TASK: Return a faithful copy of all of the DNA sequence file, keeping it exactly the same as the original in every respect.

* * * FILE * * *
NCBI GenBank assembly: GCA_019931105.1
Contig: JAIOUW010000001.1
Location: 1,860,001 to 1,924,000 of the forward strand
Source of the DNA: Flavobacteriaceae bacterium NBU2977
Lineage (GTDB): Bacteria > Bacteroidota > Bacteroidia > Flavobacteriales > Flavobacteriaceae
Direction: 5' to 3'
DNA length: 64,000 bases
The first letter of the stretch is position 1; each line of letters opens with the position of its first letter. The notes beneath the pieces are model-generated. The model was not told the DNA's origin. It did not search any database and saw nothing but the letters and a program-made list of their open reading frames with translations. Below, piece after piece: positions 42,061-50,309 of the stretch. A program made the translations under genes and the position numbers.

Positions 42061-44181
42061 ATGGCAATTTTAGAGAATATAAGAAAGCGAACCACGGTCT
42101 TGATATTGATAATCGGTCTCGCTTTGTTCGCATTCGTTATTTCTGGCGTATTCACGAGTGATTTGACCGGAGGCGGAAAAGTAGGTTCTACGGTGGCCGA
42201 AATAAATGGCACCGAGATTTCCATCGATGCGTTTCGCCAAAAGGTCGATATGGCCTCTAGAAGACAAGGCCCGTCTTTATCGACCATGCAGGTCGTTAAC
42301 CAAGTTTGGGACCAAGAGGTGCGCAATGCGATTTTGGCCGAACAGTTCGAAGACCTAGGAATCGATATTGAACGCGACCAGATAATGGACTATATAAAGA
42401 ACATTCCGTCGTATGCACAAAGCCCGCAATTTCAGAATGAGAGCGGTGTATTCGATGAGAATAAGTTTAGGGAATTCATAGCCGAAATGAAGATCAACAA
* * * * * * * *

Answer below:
NCBI GenBank assembly: GCA_019931105.1
Contig: JAIOUW010000001.1
Location: 1,860,001 to 1,924,000 of the forward strand
Source of the DNA: Flavobacteriaceae bacterium NBU2977
Lineage (GTDB): Bacteria > Bacteroidota > Bacteroidia > Flavobacteriales > Flavobacteriaceae
Direction: 5' to 3'
DNA length: 64,000 bases
The first letter of the stretch is position 1; each line of letters opens with the position of its first letter. The notes beneath the pieces are model-generated. The model was not told the DNA's origin. It did not search any database and saw nothing but the letters and a program-made list of their open reading frames with translations. Below, piece after piece: positions 42,061-50,309 of the stretch. A program made the translations under genes and the position numbers.

Positions 42061-44181
42061 ATGGCAATTTTAGAGAATATAAGAAAGCGAACCACGGTCT
42101 TGATATTGATAATCGGTCTCGCTTTGTTCGCATTCGTTATTTCTGGCGTATTCACGAGTGATTTGACCGGAGGCGGAAAAGTAGGTTCTACGGTGGCCGA
42201 AATAAATGGCACCGAGATTTCCATCGATGCGTTTCGCCAAAAGGTCGATATGGCCTCTAGAAGACAAGGCCCGTCTTTATCGACCATGCAGGTCGTTAAC
42301 CAAGTTTGGGACCAAGAGGTGCGCAATGCGATTTTGGCCGAACAGTTCGAAGACCTAGGAATCGATATTGAACGCGACCAGATAATGGACTATATAAAGA
42401 ACATTCCGTCGTATGCACAAAGCCCGCAATTTCAGAATGAGAGCGGTGTATTCGATGAGAATAAGTTTAGGGAATTCATAGCCGAAATGAAGATCAACAA